Multi- Engine Checkride

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Multi- Engine Checkride

Posted by John Munn on Oct 19, 2017 3:47 pm

Hi all, I am getting close to scheduling my multi-engine checkride. Any helpful tips/advice for me? This has been some fun training. The single-engine ILS while under the hood is a challenge, but really not all that difficult once you really get to know the aircraft and procedures. I'm learning in an old Piper Aztec (with no GPS). 

Happy flying! 
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Re: Multi- Engine Checkride

Posted by Jerry Mcmillan on Oct 19, 2017 6:49 pm

Good luck in your check ride! Just do your proceedures like you have done over and over to identify and secure the faulty engine.  Then trim everything up and realize you have a very underpowered airplane. Fly using all of your instrument proceedures, again, just like you have done over and over.  When you get on the ILS, set what power you use for single engine glide slope, trim it up and leave the throttle alone.  Change config with gear , prop and flaps if at all possible.  Then just consentrate on keeping everything centered. If stable you should get down to 100 ft with minor corrections, trim. If you change the power much, you throw everything else out and must re-trim it all again. It is too much work. Been there, done that.  Just make it as easy on yourself as possible.  Proceedures are the same in big jets or small twins.  One lesson I learned when I took multi- training for the first time, 38 years and 21000 hours ago.  Again, good luck!
P.S. flying a twin is still really cool!

Re: Multi- Engine Checkride

Posted by Ronald Levy on Oct 20, 2017 4:51 pm

​For the oral, make sure you fully understand the concepts of accelerate-go and accelerate-stop distances, and can calculate them for your actual takeoff conditions.  If your POH doesn't have such tables/charts, you're going to have to kludge them together from the regular takeoff and landing charts and the OEI climb charts.  Make sure you use that information to do a detailed and coherent takeoff briefing before you take the runway for departure about your planned takeoff and after-takeoff engine failure options.

In the plane, don't be in a hurry.  When the engine fails, walk, don't run, through your procedures with deliberation and care.  There are few if any engine-failure situations where a couple of seconds is the difference between life and death, but getting the procedure wrong can kill you, and rushing is a great way to get it wrong, and here's a case where that happened (although fortunately nobody got killed)...


This involved a BOAC 707 many years ago headed out of Heathrow for JFK one unusually hot summer afternoon in one of the old J57-powered birds with a totally full gross load.  At about 400 feet, the #1 fire light started to flash.  The crew executed what was later determined to be the fastest emergency engine fire/shutdown drill ever performed in a 707 -- on the #2 engine.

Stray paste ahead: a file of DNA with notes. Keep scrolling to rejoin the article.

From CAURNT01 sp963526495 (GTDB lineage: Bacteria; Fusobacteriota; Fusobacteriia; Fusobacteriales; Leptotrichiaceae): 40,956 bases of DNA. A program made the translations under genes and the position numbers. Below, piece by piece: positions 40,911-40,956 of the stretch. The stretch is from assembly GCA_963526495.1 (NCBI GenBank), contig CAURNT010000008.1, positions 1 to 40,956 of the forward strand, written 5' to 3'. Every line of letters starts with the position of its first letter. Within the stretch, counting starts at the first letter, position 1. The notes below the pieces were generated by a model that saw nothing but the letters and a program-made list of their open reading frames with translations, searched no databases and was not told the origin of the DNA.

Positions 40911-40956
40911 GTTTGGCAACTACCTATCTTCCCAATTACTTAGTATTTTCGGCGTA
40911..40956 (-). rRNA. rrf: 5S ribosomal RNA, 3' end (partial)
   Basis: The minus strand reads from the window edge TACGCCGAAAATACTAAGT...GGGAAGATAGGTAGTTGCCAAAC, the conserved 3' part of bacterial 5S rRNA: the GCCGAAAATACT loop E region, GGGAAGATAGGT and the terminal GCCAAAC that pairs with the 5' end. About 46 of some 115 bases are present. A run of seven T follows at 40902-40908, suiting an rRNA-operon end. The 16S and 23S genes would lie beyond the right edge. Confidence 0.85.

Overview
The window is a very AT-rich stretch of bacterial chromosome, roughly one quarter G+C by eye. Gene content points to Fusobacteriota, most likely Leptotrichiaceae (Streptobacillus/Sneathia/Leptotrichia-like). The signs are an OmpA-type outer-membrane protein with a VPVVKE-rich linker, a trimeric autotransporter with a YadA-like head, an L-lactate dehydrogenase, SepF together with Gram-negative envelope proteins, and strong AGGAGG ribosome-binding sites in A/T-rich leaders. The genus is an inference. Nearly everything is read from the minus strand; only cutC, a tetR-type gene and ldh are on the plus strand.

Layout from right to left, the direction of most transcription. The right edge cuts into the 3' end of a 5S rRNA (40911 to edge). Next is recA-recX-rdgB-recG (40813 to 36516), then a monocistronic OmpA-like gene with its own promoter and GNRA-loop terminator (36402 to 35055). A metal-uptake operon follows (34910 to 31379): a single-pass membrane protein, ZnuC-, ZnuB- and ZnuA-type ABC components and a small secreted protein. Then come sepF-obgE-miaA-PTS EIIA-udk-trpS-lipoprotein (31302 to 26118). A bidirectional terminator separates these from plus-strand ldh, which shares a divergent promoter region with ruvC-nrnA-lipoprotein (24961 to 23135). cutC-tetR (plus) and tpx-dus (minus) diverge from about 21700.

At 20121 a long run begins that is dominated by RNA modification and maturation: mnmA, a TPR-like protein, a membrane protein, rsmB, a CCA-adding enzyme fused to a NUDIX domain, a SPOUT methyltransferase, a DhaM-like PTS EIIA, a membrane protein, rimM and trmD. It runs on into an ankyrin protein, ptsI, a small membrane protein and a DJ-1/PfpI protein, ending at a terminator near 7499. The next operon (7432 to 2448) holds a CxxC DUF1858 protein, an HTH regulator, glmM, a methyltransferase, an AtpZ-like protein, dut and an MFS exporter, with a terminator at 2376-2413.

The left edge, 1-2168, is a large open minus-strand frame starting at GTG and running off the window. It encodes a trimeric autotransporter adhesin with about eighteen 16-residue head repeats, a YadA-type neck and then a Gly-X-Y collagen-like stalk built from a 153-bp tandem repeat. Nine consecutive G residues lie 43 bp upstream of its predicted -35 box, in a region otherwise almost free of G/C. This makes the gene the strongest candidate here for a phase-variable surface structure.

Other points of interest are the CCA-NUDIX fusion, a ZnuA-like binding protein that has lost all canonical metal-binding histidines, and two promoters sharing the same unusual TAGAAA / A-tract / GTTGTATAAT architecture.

Oops.

They figured it out pretty quick, but unfortunately, once you pull the E-handle on an engine in that plane, you've closed all the valves in the nacelle pylon, and you can't reset them from the cockpit.  That engine is irrevocably shut down.  Further, with two engines out on the same side with a full gross load, you can't get enough rudder authority to control yaw with the other two engines at max power unless you fly so fast you don't have enough power to maintain altitude.  This left the crew with no option but to leave #1 turning while it was burning, and bend the airplane back around to land as fast as they could before the fire spread to the wing.  And yes, there really was a fire out there, not a false alarm.

They managed to get it on the ground fast enough, stopped on the runway, and commenced an emergency egress as the fire started to spread up the wing to the fuselage.  By the time the fireman got there, there was nothing left for them to do but "put out the flames and take down some names," as Martina McBride put it, and give the passengers and crew a ride to the terminal while they shoved the burned-out hulk off the runway with a bulldozer.  Had the crew slowed down just enough to make sure they did the proper thing on the proper engine, they would have isolated the problem, the need to get on the ground wouldn’t have been quite as pressing, and they would have saved the plane as well as everyone aboard with a lot more margin.

Moral of the story?  Sometimes, don't just do something, sit there.  If it's so bad that you end up on the ground under control before you figure out which engine failed, you would not have had time to cage the engine and fly out of it anyway.  OTOH, doing the wrong thing quickly may make the situation so much worse that you could run yourself completely out of options.

Re: Multi- Engine Checkride

Posted by Samuel Andrews on Nov 1, 2017 1:09 pm

John,
I'm thinking that by now Congratulations are in order.
What model Aztec did you use?  I've got a couple hours in the F model.
I will say that I had a SERIOUS case of anxiety over my Checkride.  I had trouble unfeathering the engine, I had done that numerous times with no glitches.  I flew through the Localizer but was able to save it.  That's just a couple of the things that went wrong.  Man was I nervous.
The examiner knew this and took it into consideration.
Hope you had a good result by now. 
I think this rating is the most fun to get.